Whether surviving nature or another year of festivities, it’s essential to be prepared. Below we offer some tips that are applicable in the wild outdoors and in the wild living room during family get-togethers.
Survival Tip #1 - Bring Extra Layers
The temperature can fluctuate quite a bit in the great outdoors. It’s advisable to dress in layers that can be added or removed as necessary for comfort.
The same is true when we gear up to leave our homes and face each day. Before we walk out the front door, it’s important to check in with ourselves emotionally. Sometimes extra layers can be useful. For instance, music and headphones can serve as a nice layer between yourself and the world on days when you need a little buffer space. If you’re emotionally depleted, but you’ve still got a day ahead of you, start with the easy stuff and build up some steam. Give yourself little rewards along the way, and be tender with yourself - you deserve it.
Survival Tip #2 - Emergency Strikes
Sometimes no amount of planning, preparedness or lived experience can compensate for the unpredictability of nature. You’ve given it your best go, and now you’re lost, you’ve run out of food and your ankle is caught in a bear trap. A bear trap named Uncle Denny. Now what?
Step One - Don’t Panic
When adrenaline strikes, you literally lose the ability to think clearly and problem solve. A pounding heart diverts blood away from the brain and into the limbs, as the body enters fight or flight mode. It’s important to remember that your brain isn’t one hundred percent on your side during these moments. So, if you’re upset by something a family member says, or if you have an anxiety attack due to the stress of the season, take a moment to check in with yourself. How are you feeling? What do you need? Prioritize yourself.
Step Two - One Step at a Time
Now that you’ve asked yourself what you need you can make a plan. Take this plan exactly one step at a time. Spend your energy focusing on making it through each moment.
Step Three - You Can Do This
It’s true, you can. Don’t let self-doubt get the best of you. Focus on the moment. Focus on each step.
Step Four - Signal for Help
Send up a flare. Call a friend, sometimes it’s easier to take steps together.
Survival Tip #3 - Know the Resources and the Dangers of Your Environment
Life in the wild requires us to recognize the signs of both danger and abundance. There’s technical know-how, including skills such as, ‘how to tell edible mushrooms and berries from poisonous ones,’ and ‘signs of nearby foraging bears.’ Then, there’s an equally powerful, much more innate skill set. These are the reflexes and reactions that come to us naturally, like when you can tell that your sister is in one of her moods again. It’s important to see these signs for what they are, and to respond accordingly. If a person or situation makes you uncomfortable or gives you anxiety, it’s okay to excuse yourself. Listen to those alarm bells.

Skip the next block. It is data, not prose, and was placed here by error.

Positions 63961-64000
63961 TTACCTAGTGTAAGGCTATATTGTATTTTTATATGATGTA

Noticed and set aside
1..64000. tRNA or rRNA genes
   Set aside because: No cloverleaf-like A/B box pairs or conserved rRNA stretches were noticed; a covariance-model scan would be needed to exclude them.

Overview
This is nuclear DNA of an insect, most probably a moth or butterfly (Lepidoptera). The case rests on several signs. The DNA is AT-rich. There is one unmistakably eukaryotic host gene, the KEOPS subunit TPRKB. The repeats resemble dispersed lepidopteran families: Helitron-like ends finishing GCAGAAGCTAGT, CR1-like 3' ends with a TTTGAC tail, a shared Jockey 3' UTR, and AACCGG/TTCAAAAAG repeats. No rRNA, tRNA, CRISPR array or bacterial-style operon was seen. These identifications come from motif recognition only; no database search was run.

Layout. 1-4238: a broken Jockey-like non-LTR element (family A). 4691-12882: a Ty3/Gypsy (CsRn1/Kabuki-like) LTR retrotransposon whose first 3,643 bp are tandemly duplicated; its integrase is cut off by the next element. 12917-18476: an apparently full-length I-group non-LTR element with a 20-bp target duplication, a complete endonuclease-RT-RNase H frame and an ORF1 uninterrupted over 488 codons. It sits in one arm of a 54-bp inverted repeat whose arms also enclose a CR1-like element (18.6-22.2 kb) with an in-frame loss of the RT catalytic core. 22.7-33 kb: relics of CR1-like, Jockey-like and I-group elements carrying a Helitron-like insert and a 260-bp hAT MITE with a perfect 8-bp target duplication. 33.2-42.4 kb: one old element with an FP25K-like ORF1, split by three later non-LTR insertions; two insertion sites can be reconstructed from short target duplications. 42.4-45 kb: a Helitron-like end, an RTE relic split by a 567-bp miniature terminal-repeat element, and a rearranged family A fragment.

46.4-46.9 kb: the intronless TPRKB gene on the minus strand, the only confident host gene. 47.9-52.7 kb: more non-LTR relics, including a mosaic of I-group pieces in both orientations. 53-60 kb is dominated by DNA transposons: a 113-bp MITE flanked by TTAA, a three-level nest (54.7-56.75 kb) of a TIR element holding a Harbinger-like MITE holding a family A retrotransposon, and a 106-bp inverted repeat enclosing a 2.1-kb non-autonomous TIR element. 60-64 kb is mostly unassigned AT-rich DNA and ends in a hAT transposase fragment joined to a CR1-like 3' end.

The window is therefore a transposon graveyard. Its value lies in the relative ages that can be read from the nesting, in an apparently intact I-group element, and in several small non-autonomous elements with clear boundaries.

When nature provides excess, it’s sensible to store it away for harder days with fewer resources. Plan for the days, events and people you know will be difficult by building in extra resources and recovery time. If you know a holiday get together is going to take everything out of you, schedule yourself a recovery day.
Survival Tip #4 - Adapt and Overcome
Not everything in life can be anticipated.
When you’re caught off guard by something difficult or challenging, be patient with yourself and your feelings. Your compassion for yourself is one of the greatest resources that you have. It’s okay if you’re scared and you don’t know what to do. Think about it. Write about it. Talk to a friend about it, because oftentimes, as we process our emotions, a solution emerges.
In short, you can beat winter by listening to yourself (that’s right - you’re a regular survival guru). If a person, place or scenario becomes uncomfortable, ask yourself what you need to feel safe and then allow yourself to have it. Don’t forget to call a friend if you need the support! Consider declining invitations to events you truly don’t wish to attend. And, if you don’t have the luxury of avoiding people, places or events that make you uncomfortable, remember to bring extra layers, to take it one step at a time and to build in a recovery plan. Above all else, no matter what happens, be gentle with yourself! You’ve got this.